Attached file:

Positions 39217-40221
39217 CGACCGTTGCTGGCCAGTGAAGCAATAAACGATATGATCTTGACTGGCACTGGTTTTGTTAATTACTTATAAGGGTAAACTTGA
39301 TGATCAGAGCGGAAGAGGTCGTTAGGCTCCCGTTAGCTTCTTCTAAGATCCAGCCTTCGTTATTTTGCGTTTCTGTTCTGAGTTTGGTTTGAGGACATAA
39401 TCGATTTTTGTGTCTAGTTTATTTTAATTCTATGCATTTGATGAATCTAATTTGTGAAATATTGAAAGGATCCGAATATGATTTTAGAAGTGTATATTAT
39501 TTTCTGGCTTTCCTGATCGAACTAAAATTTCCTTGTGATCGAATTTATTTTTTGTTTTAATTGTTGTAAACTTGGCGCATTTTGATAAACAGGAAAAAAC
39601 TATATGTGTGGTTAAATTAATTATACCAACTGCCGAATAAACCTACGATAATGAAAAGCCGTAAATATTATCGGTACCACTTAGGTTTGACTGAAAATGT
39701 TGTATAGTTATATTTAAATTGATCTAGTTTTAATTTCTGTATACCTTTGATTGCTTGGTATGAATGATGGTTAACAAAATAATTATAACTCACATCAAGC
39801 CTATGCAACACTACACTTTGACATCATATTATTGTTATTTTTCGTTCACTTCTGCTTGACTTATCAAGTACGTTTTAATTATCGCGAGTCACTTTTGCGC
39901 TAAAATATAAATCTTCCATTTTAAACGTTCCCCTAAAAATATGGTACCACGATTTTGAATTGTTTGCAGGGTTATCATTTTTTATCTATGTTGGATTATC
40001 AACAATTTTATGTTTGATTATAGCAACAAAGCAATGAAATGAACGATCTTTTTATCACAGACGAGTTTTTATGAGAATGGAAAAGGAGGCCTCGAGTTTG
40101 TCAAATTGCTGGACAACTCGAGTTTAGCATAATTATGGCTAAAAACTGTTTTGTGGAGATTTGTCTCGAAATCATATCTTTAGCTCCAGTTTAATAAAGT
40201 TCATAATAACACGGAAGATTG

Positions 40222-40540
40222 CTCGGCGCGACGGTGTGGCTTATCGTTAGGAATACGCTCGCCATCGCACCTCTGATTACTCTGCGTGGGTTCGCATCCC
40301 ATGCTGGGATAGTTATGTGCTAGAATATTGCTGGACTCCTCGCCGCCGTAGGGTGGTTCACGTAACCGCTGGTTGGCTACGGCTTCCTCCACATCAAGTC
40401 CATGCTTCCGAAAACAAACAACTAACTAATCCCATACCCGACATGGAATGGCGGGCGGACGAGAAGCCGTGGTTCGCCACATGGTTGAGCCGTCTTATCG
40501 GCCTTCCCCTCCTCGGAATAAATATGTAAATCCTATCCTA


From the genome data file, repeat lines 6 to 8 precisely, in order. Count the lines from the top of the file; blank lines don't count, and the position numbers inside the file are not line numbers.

39601 TATATGTGTGGTTAAATTAATTATACCAACTGCCGAATAAACCTACGATAATGAAAAGCCGTAAATATTATCGGTACCACTTAGGTTTGACTGAAAATGT
39701 TGTATAGTTATATTTAAATTGATCTAGTTTTAATTTCTGTATACCTTTGATTGCTTGGTATGAATGATGGTTAACAAAATAATTATAACTCACATCAAGC
39801 CTATGCAACACTACACTTTGACATCATATTATTGTTATTTTTCGTTCACTTCTGCTTGACTTATCAAGTACGTTTTAATTATCGCGAGTCACTTTTGCGC